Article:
Jan 22 2011
prev sibling next sibling parent reply Andrej Mitrovic <andrej.mitrovich gmail.com> writes:
Hmm.. I thought naming enums with capital letters was a standard thing
in D land. I prefer them that way since they're constants, and since I
almost always use a tag for an enum I never mistake it for anything
else. YMMV.
Jan 22 2011
next sibling parent reply %u <wfunction hotmail.com> writes:
 Hmm.. I thought naming enums with capital letters was a standard thing in D

use a tag for an enum I never mistake it for anything else. YMMV. Huh, I guess now I see why they are the way they are. :) At first I wrapped Win32 constants, and so they were ALL_CAPS. Then I converted them to Windows/.NET-style, and they became PascalCased (both native and .NET use PascalCase)... then I read the style guide and started making them camelCased, and now I have code in each of these styles. Yeah, MMWV. :]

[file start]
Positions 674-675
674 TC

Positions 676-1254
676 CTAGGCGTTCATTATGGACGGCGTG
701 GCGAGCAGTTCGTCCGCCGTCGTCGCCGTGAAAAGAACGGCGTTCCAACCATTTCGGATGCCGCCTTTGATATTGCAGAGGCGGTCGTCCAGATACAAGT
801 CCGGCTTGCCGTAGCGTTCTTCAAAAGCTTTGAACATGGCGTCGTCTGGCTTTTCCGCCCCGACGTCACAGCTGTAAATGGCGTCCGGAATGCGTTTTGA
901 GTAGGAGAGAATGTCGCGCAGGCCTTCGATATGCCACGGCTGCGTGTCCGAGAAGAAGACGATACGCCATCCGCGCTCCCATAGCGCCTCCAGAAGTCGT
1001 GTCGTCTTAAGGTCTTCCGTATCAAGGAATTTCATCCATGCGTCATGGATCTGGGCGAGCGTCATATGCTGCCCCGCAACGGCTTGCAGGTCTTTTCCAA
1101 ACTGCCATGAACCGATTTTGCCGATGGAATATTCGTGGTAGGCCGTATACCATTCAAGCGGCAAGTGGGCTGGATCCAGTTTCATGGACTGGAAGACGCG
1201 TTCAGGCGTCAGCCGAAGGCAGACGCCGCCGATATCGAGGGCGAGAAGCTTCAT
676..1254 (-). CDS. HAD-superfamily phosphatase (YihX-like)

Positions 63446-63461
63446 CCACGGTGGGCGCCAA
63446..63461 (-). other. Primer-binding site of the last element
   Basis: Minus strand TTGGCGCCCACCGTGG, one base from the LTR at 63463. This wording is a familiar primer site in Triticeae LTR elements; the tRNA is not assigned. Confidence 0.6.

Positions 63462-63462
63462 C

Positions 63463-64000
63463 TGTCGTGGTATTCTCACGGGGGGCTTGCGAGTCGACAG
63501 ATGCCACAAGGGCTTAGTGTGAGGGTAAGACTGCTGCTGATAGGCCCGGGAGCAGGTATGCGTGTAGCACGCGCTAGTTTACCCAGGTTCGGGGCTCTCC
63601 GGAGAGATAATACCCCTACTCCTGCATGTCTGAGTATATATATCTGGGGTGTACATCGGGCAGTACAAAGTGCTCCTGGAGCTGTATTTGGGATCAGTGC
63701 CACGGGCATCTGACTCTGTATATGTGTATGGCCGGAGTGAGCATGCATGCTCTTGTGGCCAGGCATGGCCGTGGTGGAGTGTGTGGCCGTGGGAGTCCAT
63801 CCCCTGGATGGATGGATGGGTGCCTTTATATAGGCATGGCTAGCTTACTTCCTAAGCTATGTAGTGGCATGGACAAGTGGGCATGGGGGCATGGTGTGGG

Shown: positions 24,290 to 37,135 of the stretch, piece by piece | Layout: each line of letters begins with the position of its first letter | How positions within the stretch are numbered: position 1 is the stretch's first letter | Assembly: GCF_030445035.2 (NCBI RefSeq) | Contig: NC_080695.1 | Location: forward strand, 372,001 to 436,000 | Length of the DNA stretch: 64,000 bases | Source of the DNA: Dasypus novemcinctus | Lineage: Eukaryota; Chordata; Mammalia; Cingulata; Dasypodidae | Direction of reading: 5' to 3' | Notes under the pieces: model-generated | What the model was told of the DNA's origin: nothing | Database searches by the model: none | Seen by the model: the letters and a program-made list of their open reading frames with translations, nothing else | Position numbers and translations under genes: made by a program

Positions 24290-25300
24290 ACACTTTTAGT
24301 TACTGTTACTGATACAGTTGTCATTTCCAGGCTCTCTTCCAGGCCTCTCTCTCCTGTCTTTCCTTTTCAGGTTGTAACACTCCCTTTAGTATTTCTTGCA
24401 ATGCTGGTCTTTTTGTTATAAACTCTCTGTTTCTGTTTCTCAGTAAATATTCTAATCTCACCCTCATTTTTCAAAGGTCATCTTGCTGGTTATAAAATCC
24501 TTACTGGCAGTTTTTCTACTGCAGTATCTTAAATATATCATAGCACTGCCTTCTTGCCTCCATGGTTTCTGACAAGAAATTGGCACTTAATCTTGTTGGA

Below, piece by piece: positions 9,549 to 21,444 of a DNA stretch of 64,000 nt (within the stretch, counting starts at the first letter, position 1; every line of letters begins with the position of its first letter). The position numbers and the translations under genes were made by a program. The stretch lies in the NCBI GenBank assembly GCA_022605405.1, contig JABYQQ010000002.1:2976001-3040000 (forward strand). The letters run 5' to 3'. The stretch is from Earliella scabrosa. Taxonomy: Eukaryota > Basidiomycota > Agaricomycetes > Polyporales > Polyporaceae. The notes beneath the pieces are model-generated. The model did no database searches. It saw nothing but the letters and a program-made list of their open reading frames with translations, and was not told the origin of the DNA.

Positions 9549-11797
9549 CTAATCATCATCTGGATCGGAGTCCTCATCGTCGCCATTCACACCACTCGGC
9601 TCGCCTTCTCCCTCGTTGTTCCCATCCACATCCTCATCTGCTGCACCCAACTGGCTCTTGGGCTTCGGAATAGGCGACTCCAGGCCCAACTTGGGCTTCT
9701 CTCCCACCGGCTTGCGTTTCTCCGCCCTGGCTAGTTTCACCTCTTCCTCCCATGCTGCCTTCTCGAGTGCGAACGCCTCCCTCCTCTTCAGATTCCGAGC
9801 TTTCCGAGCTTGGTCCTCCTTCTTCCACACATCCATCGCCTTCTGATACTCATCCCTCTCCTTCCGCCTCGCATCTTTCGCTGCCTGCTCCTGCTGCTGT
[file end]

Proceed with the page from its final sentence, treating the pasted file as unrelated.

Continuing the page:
Jan 22 2011
parent %u <wfunction hotmail.com> writes:
 I don't know what that abbreviation means.

Haha I kind of made that up... just meant "My Mileage *Will* Vary" :) Huh, I never noticed the keyword conflict; that's totally legitimate, although personally I'd prefer PascalCased. But I don't like the "related to the language" idea; it shouldn't be any different. Interesting to know, though, nevertheless. :]
Jan 23 2011
prev sibling parent spir <denis.spir gmail.com> writes:
On 01/23/2011 06:05 AM, %u wrote:
 Hmm.. I thought naming enums with capital letters was a standard thing in D